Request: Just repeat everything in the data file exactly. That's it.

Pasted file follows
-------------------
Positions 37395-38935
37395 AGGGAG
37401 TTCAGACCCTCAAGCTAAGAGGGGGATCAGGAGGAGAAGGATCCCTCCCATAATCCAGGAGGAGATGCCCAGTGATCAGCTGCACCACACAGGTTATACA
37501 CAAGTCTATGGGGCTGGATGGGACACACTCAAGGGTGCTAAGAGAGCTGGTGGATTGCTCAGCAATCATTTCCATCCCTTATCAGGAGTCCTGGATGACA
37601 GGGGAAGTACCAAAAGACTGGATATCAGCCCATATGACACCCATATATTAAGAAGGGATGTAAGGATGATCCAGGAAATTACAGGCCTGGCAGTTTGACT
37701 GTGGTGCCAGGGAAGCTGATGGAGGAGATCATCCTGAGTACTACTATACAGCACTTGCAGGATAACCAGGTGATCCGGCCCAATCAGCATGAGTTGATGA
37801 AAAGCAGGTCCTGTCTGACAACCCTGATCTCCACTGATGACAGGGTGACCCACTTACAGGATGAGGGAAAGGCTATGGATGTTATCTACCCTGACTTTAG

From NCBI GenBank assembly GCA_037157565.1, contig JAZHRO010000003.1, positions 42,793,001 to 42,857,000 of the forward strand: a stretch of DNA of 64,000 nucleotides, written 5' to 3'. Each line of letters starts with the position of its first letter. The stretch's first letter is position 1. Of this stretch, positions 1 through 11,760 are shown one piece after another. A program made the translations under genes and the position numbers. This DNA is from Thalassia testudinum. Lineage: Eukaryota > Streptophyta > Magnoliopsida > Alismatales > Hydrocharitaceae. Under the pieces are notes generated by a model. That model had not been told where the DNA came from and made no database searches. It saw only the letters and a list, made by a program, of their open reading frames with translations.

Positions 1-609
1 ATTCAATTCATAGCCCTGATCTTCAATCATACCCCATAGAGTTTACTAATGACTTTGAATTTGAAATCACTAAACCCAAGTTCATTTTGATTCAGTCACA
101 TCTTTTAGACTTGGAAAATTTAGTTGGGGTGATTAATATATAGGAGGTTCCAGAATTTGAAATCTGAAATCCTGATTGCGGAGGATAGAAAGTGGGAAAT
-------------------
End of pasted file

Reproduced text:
Positions 37395-38935
37395 AGGGAG
37401 TTCAGACCCTCAAGCTAAGAGGGGGATCAGGAGGAGAAGGATCCCTCCCATAATCCAGGAGGAGATGCCCAGTGATCAGCTGCACCACACAGGTTATACA
37501 CAAGTCTATGGGGCTGGATGGGACACACTCAAGGGTGCTAAGAGAGCTGGTGGATTGCTCAGCAATCATTTCCATCCCTTATCAGGAGTCCTGGATGACA
37601 GGGGAAGTACCAAAAGACTGGATATCAGCCCATATGACACCCATATATTAAGAAGGGATGTAAGGATGATCCAGGAAATTACAGGCCTGGCAGTTTGACT
37701 GTGGTGCCAGGGAAGCTGATGGAGGAGATCATCCTGAGTACTACTATACAGCACTTGCAGGATAACCAGGTGATCCGGCCCAATCAGCATGAGTTGATGA
37801 AAAGCAGGTCCTGTCTGACAACCCTGATCTCCACTGATGACAGGGTGACCCACTTACAGGATGAGGGAAAGGCTATGGATGTTATCTACCCTGACTTTAG

From NCBI GenBank assembly GCA_037157565.1, contig JAZHRO010000003.1, positions 42,793,001 to 42,857,000 of the forward strand: a stretch of DNA of 64,000 nucleotides, written 5' to 3'. Each line of letters starts with the position of its first letter. The stretch's first letter is position 1. Of this stretch, positions 1 through 11,760 are shown one piece after another. A program made the translations under genes and the position numbers. This DNA is from Thalassia testudinum. Lineage: Eukaryota > Streptophyta > Magnoliopsida > Alismatales > Hydrocharitaceae. Under the pieces are notes generated by a model. That model had not been told where the DNA came from and made no database searches. It saw only the letters and a list, made by a program, of their open reading frames with translations.

Positions 1-609
1 ATTCAATTCATAGCCCTGATCTTCAATCATACCCCATAGAGTTTACTAATGACTTTGAATTTGAAATCACTAAACCCAAGTTCATTTTGATTCAGTCACA
101 TCTTTTAGACTTGGAAAATTTAGTTGGGGTGATTAATATATAGGAGGTTCCAGAATTTGAAATCTGAAATCCTGATTGCGGAGGATAGAAAGTGGGAAAT